April 3, 2017
“Once every decade do you get the chance to make a nomination for a World Heritage Site.”
LAURIE GOURLAY, Salish Sea Trust
Sea Legacy has joined Laurie Gourlay as they believe “The Salish Sea is a treasure worth celebrating and we believe that now is the time to share our treasure with the world”.
Howe Sound is a treasure and protection of the Salish Sea is protection for our fjord.
By the end of April, 10,000 signatures are required in order for the Salish Sea to make it onto the short list of possible sites. We support the Salish Sea Trust in their efforts to achieve this legacy moment for the Salish Sea.
Here is our letter of support:
The Future of Howe Sound Society is committed to the conservation and stewardship of Howe Sound for the benefit of current and future generations. The Howe Sound portion of the Salish Sea is a fjord located close to Vancouver.
Howe Sound is a unique, wild environment bordering a significant urban centre. Our goal is to foster the ongoing resurgence of the natural marine and terrestrial environment in Howe Sound region.
The Sound is only now recovering from a legacy of industrial misuse. The clean up and recovery has taken decades but we are seeing evidence of the environmental recovery. Humpback and Orca whales, dolphins and porpoises are frequent visitors to Howe Sound following the food that has also seen a resurgence over the past decade.
Marine Life Sanctuaries Society, the Department of Fisheries and Oceans and the Vancouver Aquarium are working hard In Howe Sound to protect 11 full sponge reef sites and many other sponge gardens (areas with impressive sponge formations but where there is not extensive reef formation) that have been discovered.
According to MLSS – Sponges offer important habitat for a variety of marine life and are important for fish and marine invertebrate reproduction, potentially acting as important nursery grounds for juvenile rockfish. Sponges are also important filters and 1 sponge can filter 9000L per day. There is still much unknown about their role in the ecosystem and the presence of sponge reefs at diveable depths offers researchers a great opportunity to study and better understand these incredible ecosystems.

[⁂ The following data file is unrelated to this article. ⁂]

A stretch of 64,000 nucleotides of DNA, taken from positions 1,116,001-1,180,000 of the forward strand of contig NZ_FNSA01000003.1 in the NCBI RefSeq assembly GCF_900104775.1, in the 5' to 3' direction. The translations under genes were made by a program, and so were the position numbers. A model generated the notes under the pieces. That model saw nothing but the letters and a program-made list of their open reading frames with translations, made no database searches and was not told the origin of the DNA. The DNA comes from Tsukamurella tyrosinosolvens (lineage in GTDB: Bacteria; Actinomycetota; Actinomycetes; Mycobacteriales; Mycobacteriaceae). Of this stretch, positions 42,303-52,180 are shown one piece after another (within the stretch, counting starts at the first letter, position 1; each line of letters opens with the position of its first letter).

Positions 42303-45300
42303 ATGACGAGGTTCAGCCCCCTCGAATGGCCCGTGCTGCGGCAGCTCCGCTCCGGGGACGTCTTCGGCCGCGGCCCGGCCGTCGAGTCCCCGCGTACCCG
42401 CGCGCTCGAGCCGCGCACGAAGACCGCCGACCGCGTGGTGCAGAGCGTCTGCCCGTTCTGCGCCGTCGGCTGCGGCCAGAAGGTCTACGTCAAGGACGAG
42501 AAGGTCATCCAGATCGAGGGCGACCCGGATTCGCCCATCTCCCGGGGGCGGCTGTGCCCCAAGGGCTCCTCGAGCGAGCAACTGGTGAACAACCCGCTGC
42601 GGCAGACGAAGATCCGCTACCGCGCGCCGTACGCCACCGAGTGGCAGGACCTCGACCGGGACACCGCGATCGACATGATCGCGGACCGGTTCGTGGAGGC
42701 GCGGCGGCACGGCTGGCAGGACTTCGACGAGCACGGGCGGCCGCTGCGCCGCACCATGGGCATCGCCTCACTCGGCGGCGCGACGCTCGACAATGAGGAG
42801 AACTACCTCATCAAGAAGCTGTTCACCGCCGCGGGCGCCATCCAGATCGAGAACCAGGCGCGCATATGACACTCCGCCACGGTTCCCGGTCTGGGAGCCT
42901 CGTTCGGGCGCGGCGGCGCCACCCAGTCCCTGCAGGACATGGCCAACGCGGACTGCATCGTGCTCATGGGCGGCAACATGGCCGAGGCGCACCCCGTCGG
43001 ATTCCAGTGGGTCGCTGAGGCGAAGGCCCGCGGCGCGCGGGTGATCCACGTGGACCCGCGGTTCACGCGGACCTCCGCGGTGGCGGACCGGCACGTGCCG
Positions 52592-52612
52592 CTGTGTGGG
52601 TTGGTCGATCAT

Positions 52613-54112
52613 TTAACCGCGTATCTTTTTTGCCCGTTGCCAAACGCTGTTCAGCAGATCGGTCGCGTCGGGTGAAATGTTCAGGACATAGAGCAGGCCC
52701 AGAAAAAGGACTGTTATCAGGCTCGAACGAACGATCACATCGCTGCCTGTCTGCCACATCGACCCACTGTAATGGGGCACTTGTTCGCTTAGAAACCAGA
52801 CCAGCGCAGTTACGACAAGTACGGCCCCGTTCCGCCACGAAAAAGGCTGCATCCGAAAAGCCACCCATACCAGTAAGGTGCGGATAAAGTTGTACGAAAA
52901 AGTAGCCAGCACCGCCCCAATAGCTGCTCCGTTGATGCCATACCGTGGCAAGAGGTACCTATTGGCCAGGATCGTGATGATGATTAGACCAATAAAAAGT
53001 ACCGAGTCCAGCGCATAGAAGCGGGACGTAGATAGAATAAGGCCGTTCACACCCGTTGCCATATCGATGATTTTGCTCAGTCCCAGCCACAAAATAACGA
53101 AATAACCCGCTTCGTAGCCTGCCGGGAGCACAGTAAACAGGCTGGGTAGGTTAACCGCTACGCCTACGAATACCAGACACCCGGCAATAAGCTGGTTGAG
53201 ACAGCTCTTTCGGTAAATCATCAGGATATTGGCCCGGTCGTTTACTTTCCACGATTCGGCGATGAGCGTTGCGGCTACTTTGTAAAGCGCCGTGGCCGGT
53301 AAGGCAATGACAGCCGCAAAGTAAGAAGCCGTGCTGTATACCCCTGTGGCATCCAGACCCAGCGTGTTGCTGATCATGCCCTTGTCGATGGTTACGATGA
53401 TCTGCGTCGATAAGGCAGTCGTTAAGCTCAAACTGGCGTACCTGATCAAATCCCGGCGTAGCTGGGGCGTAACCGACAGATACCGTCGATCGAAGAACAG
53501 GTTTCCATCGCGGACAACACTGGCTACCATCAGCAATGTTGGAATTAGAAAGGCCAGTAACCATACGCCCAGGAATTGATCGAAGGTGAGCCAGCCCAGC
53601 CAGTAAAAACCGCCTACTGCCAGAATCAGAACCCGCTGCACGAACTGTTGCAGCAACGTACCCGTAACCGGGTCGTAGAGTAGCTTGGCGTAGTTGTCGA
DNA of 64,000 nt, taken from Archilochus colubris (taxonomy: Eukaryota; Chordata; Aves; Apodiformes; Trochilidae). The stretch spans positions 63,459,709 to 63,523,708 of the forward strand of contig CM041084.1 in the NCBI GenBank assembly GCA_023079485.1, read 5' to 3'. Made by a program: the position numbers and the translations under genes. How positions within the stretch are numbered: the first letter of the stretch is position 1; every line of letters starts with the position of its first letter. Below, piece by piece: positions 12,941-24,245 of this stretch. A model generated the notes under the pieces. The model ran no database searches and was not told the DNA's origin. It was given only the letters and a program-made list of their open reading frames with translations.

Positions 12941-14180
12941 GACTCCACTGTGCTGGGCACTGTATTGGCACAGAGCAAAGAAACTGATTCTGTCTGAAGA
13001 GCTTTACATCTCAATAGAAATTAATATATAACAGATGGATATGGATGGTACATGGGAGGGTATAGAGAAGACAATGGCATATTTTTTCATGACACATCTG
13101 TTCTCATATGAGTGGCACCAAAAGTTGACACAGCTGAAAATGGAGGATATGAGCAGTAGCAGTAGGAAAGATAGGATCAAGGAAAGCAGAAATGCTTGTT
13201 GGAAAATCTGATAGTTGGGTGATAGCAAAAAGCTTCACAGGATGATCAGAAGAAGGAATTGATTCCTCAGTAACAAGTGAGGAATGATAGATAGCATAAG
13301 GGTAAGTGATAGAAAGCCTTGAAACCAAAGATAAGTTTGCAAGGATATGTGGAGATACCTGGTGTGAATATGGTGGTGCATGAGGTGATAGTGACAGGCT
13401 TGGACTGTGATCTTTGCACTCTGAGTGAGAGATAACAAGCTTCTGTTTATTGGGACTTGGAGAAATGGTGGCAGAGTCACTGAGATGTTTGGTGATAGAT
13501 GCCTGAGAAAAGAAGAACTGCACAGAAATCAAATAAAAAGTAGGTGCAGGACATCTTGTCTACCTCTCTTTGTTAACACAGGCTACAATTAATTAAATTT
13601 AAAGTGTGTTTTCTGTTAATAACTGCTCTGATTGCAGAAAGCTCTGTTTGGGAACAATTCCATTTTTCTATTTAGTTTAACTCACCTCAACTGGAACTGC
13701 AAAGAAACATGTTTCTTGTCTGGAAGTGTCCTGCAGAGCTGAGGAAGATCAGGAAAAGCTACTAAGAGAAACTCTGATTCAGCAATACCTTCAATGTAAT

Sponge bioherms are reefs composed of colonies of cloud sponges (Aphrocallistes vastus) living on layers of dead sponge. Cloud sponges are made up of silica and are found in other places around the world, but only in BC are they known to grow on the skeleton of dead sponge and build large reef structures.
Fossil records indicate that over the earth’s history sponge reefs have created the largest biological structures that have ever existed on planet, with some encompassing 4,300 square km, nearly double the size of the great barrier reef. These incredible structures were thought to have been extinct until 1986, when an oceanographic survey in the Queen Charlottes discovered a 9,000 year old sponge reef in Hecate straight that was 8 stories high and 700 square km.
The Vancouver Aquarium’s Coastal Ocean Research Institute recently published the OceanWatch Report – Howe Sound Edition. This report provides much more information about the uniqueness of the marine life in Howe Sound. Howe Sound is a living laboratory with Research, new discoveries and education ongoing.
We fully support the initiative to have the Salish Sea designated as a World Heritage Site in order to protect this unique and special habitat for future generations to come.